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Article Id 197941



Link Aggregation on a FortiGate unit


FortiGate units, running FortiOS firmware version 4.00 MR2, 4.00 MR3 and 5.0.x


What is link aggregation?

Link aggregation, otherwise known as the IEEE 802.3ad standard, allows the grouping of interfaces into a larger bandwidth 'trunk'. It also allows for high availability (HA) by automatically redirecting traffic from a failed link in a trunk to the remaining links in that trunk.

Are there other names for link aggregation?

Link aggregation is also called Ethernet trunk, NIC teaming, port teaming, port trunking, and NIC bonding.
Is link aggregation supported in FortiOS versions 4.00 MR2, 4.00 MR3 and 5.0.x?
Yes, but not necessarily on every FortiGate hardware platform.

How can I check if 802.3ad is supported on my FortiGate unit?

Create a new interface (System > Network > Interface) with a type of 802.3ad Aggregate. If this option does not appear, then link aggregation is not supported on your FortiGate unit.

What is LACP?

Link Aggregation Control Protocol is the Layer-2 negotiation protocol used by both ends of the aggregated links to establish the actual links. The other end of the links is called the peer.

When do I need to use LACP?

If you are creating an aggregate between two FortiGate units, you can turn LACP off (lacp-mode static). If your FortiGate unit is connecting to a non-FortiGate device, you will need LACP enabled to negotiate the link connections.

When is it a good idea to use link aggregation?

Link aggregation makes sense

  • if you need the redundancy of HA,
  • if you need 1.1 - 8 Gig of  bandwidth, or
  • if you can't justify the cost of 10 Gig equipment.

What devices are compatible with FortiGate unit link aggregation?

The FortiGate unit should support any device that supports the 802.3ad standard. At this time, almost any medium sized switch will support 802.3ad.

What devices are not compatible with FortiGate 802.3ad link aggregation?

Before 802.3ad some companies added their own standards to their products - these generally do not work with 802.3ad. For example Cisco PAgP (Port Aggregation Protocol), and Adaptec Duralink trunking will not work with 802.3ad.

How many interfaces can I aggregate at once on a FortiGate?

The 802.3ad standard and Fortinet allow a maximum of eight interfaces to be aggregated. However, at this time the number of physical interfaces available on FortiGate units may limit this further. Because of the hash algorithm used to distribute the traffic in the link, it is recommended to use either 2, 4 or 8 physical ports in the aggregate.

Can I split the links on one end of the trunk between two devices, say two FortiGate 500x blades?

No. A trunk must terminate on one device. The one possible exception to this is if a FortiGate unit has a trunk of say four links that connect to two Nortel boxes (two links each) that share an MLT (MultiLink Trunking) link. This setup has not been tested with FortiGate but is theoretically possible.

Can I aggregate ports of different types, for example a GigE and three 10/100 ports?

The FortiGate unit will allow you to put ports with a different speed in an aggregate. An aggregate between two FortiGate units will let you mix speeds (LACP is not used). If LACP is being used (default mode), it is up to the peer if all the ports will aggregate successfully. Non-Fortinet vendors may not allow mixing of speeds.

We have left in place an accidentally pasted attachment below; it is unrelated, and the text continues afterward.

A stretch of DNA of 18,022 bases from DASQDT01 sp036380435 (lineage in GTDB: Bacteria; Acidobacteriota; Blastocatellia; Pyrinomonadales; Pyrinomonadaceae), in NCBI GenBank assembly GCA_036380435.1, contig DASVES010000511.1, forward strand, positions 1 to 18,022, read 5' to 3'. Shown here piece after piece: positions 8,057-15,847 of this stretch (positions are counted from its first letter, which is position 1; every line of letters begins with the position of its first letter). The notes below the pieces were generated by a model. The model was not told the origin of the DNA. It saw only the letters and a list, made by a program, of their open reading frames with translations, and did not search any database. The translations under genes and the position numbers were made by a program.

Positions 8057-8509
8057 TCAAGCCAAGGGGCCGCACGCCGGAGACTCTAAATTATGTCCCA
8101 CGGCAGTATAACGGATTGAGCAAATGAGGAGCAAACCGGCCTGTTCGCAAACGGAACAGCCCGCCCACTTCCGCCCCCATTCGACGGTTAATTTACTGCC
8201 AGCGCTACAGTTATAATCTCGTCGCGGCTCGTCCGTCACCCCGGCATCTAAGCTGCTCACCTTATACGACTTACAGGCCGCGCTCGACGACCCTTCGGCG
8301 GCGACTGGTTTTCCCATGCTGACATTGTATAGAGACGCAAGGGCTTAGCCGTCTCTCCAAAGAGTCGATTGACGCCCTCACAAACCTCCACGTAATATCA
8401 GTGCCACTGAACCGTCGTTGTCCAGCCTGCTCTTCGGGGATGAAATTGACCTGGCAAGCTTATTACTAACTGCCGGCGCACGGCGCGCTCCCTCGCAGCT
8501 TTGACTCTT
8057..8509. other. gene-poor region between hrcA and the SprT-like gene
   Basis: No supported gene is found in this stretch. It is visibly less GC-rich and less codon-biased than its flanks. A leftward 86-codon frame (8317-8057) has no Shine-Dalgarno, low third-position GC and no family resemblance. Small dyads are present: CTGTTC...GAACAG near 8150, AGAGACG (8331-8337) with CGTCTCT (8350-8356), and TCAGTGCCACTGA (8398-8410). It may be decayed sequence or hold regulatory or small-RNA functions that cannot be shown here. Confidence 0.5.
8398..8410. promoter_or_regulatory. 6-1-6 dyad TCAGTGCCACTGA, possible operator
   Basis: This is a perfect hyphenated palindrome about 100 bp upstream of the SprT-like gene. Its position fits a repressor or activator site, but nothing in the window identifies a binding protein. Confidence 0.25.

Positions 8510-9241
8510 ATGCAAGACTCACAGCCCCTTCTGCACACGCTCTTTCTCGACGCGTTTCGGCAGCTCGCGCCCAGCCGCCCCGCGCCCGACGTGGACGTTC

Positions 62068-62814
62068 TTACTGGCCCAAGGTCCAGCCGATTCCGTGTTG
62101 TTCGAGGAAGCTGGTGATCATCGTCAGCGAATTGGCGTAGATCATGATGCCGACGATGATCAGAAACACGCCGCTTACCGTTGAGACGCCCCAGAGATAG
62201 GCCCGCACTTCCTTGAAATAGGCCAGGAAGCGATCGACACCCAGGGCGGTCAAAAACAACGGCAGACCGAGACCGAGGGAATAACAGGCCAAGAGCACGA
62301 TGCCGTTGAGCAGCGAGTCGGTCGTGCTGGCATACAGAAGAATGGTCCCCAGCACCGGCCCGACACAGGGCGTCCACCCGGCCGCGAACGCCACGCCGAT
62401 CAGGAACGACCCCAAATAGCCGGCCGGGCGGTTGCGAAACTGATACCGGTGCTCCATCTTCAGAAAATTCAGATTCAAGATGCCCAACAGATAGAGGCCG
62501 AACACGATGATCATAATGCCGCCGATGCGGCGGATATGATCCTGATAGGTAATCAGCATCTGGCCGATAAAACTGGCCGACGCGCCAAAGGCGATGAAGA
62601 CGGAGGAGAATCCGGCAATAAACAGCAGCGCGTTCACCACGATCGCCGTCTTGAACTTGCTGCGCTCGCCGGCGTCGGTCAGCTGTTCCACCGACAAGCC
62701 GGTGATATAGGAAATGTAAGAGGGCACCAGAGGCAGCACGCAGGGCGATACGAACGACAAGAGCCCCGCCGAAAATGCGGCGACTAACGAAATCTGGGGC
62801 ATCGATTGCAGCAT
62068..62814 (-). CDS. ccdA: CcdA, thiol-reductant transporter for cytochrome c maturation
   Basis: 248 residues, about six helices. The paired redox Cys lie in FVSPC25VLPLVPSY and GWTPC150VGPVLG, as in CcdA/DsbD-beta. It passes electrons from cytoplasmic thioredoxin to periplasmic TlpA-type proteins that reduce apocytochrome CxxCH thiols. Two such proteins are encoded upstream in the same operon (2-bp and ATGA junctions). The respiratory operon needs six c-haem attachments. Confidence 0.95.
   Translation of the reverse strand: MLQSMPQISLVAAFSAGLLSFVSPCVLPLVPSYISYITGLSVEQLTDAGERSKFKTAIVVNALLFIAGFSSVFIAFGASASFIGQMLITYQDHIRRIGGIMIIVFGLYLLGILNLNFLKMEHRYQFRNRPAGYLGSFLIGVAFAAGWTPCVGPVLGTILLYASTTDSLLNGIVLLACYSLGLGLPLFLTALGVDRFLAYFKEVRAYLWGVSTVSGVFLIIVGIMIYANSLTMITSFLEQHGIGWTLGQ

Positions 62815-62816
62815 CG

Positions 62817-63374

What happens when a link in a trunk fails and comes back up?

If LACP is enabled, when the link carrier signal is detected LACP starts negotiation and if successful the link will be re-integrated. If LACP is not used, the port will be marked as up and can be used by the trunk.

Are there restrictions on configuring a trunk?

The FortiGate Administration Guide chapter on creating interfaces lists the restrictions for creating a trunk. Some of it is included below.

An interface is available for aggregation only if

  • it is a physical interface, not a VLAN interface
  • it is not already part of an aggregated interface
  • it is in the same VDOM as the aggregated interface
  • it has no defined IP address and is not configured for DHCP or PPPoE
  • it has no DHCP server or relay configured on it
  • it does not have any VLAN subinterfaces
  • it is not referenced in any firewall policy, VIP, IP Pool or multicast policy
  • it is not an HA heartbeat interface
  • if it is a FGT-5000 backplane interface, it must be visible

Are there restrictions on what I can do on a trunk once it is configured, use VLANs for example?

You can do almost anything on a trunk interface that you can do on a regular interface, with the exceptions listed above. This includes being allowed to configure VLANs on the trunk.

What log events are associated with link aggregation?

There are currently no log events only for link aggregation. However, since aggregated links are virtual interfaces log events related to VLANs should apply.

What SNMP traps are associated with link aggregation?

SNMP reports the trunk's speed as the number of ports mulitplied by the speed of statically configured ports in the trunk (if there are three 100 M/s ports, the trunk has a reported speed of 300 M/s). There is no speed reporting for dynamically configured ports. There is currently no documenting standard for this feature. The method Cisco uses is similar to the Fortinet method of reporting this feature. Apart from the trunk speed, there are no SNMP traps particular to link aggregation. However, since it is a virtual interface it should have traps similar to VLANs.


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Technical Tip: Initial troubleshooting steps for LACP (Link Aggregation - 802.3ad)

Link Aggregation how tos